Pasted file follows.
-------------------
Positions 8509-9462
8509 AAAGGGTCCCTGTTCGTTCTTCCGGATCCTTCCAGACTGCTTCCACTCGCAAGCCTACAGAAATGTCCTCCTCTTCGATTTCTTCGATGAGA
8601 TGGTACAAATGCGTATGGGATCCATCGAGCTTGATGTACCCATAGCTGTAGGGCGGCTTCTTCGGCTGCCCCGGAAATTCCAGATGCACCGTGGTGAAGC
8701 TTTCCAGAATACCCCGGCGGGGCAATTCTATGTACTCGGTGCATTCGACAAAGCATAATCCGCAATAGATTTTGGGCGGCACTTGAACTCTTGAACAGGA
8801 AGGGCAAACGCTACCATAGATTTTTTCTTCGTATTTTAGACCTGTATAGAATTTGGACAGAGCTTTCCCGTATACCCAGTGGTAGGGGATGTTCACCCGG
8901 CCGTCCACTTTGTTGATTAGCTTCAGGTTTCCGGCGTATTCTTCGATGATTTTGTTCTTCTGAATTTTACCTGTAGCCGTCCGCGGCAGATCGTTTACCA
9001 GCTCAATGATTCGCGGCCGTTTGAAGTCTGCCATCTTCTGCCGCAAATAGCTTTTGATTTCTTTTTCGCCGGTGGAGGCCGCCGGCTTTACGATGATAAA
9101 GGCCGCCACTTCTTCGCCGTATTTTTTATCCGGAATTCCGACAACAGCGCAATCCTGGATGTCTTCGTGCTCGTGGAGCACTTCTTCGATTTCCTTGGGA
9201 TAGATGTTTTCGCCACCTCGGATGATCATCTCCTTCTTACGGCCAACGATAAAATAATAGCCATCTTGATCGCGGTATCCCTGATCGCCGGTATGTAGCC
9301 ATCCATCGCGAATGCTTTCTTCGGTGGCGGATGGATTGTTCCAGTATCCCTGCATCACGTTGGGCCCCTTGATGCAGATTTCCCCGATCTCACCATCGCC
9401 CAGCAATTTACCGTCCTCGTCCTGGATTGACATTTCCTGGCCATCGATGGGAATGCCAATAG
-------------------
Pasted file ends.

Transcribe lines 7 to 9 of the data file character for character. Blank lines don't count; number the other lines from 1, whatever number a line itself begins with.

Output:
9001 GCTCAATGATTCGCGGCCGTTTGAAGTCTGCCATCTTCTGCCGCAAATAGCTTTTGATTTCTTTTTCGCCGGTGGAGGCCGCCGGCTTTACGATGATAAA
9101 GGCCGCCACTTCTTCGCCGTATTTTTTATCCGGAATTCCGACAACAGCGCAATCCTGGATGTCTTCGTGCTCGTGGAGCACTTCTTCGATTTCCTTGGGA
9201 TAGATGTTTTCGCCACCTCGGATGATCATCTCCTTCTTACGGCCAACGATAAAATAATAGCCATCTTGATCGCGGTATCCCTGATCGCCGGTATGTAGCC